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TD raises questions over money ring-fenced for mental health

Deputy Thomas Pringle asked the Tánaiste today whether this money was being used to plug gaps in the HSE deficit.

Deputy Thomas Pringle
Deputy Thomas Pringle
Image: Sam Boal/Photocall Ireland

QUESTIONS HAVE BEEN raised over the government’s pledge to ring-fence €35 million a year for mental illness, and where the funds have gone to.

Independent Deputy Thomas Pringle brought up the issue during Leaders’ Questions today, asking Tánaiste Eamon Gilmore about the establishment of an independent suicide prevention authority, mentioning the Turn the Tide on Suicide campaign that was launched yesterday.

Saying that the figures on suicide and self-harm in Ireland may represent a crisis, he described the National Suicide Prevention Office as “clearly limited and underfunded”. “As part of the HSE they are not independent and cannot be the advocate for vulnerable people,” he added.

The programme for government made a commitment to ring-fence €35 million a year for mental illness. The question has to be asked -where has this funding gone? Are services being expanded, or has the money gone to close gaps in the health budget?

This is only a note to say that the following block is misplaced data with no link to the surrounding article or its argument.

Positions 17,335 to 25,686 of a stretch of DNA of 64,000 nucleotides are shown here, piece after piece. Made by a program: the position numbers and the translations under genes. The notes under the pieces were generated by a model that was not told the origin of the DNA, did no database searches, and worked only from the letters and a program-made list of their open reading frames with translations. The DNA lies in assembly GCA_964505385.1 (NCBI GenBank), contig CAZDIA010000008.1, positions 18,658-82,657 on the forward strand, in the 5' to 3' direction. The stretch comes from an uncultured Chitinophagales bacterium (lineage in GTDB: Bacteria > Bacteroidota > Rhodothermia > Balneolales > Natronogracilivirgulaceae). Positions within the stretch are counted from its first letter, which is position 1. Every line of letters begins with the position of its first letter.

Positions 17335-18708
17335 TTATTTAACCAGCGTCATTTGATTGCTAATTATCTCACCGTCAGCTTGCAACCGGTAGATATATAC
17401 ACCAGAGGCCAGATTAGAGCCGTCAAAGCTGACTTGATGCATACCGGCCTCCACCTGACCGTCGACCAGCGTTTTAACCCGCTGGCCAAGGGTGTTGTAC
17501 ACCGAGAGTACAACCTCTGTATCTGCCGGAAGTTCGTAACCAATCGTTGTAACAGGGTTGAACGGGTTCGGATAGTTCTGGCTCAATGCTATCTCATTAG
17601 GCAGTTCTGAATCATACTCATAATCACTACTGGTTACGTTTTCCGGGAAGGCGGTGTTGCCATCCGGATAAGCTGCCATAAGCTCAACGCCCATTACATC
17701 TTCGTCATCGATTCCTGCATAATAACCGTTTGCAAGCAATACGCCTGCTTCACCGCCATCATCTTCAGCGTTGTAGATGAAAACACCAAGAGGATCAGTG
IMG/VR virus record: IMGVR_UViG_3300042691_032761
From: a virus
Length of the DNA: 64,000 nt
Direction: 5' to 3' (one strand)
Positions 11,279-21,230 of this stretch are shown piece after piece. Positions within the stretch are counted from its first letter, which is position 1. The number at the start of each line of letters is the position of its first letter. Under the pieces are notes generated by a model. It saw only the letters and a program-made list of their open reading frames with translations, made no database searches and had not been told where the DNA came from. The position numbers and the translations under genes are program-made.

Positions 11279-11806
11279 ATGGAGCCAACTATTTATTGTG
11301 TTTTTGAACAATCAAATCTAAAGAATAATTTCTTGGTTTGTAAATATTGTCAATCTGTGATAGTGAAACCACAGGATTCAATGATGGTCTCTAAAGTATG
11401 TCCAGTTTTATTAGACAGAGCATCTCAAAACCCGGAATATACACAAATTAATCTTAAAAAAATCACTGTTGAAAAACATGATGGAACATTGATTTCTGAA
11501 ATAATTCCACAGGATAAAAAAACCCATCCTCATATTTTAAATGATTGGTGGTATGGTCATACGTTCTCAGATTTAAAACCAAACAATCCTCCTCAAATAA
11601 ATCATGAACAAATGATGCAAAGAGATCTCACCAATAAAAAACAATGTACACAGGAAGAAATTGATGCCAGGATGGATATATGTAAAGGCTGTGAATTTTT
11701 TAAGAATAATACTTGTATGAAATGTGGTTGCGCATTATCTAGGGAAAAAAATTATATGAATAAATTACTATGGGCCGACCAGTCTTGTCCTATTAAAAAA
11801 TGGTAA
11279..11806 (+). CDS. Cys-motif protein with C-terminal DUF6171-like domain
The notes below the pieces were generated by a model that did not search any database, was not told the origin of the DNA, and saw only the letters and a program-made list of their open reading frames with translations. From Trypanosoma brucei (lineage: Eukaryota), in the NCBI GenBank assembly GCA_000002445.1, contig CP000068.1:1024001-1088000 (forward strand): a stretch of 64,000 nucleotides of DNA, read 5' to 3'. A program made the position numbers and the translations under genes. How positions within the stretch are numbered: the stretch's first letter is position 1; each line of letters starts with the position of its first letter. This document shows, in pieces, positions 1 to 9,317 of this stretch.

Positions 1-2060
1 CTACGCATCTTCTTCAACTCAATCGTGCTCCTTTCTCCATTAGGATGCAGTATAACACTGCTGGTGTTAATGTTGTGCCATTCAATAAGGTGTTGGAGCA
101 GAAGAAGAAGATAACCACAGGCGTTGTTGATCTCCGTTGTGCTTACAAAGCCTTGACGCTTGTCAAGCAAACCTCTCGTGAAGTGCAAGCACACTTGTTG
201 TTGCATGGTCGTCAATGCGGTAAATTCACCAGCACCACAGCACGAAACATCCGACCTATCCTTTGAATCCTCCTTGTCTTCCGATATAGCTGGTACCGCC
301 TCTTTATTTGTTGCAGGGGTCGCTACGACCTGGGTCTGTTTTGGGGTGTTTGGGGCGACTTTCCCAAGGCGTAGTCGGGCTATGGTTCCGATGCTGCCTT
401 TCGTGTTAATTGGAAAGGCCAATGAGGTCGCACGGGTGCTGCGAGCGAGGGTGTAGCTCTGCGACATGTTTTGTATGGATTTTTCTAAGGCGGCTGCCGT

Deputy Pringle referenced the Road Safety Authority and its success in helping to reduce road deaths. “A suicide prevention authority could achieve similar results,” he said. adding that it needs a commitment from the Government to have it established and ensure there is an adequate budget to make it work.

Response

The Tánaiste said that he agrees with Deputy Pringle that suicide is a huge tragedy for those affected, and that the level of suicide in Ireland is “disturbing”.

He said that it is an issue that Deputy Dan Neville “has been highlighting for some time” and that Junior Minister Kathleen Lynch is also particularly concerned with it.

Gilmore said that one of reasons the Government decided to allocate the €35 million to the area of mental health was to address the issue of suicide. “It isn’t resolvable simply by putting in place a State body or office to deal with it,” he said, adding that more widely in society the issue is to address the causes of suicide and “to ensure there are interventions at a personal level”.

However, Deputy Pringle said:

Other countries across Europe have established national offices to tackle suicide and suicide prevention with success.

He again asked about the €35 million, asking the Tániste to outline clearly where that money has gone this year and “how can we have faith next year [when] giving the money to the HSE that it will be used for the purposes that it was intended”.

The Tánaiste said he would ask Junior Minister Lynch to address Deputy Pringle on the issue, including what is being done with the money that was ring-fenced.

He said that it is “important the measures we take to to address suicide are effective”, whether that is through the establishment of a dedicated separate office or authority or through another method.

Read: New campaign calls for setting up of suicide prevention authority>

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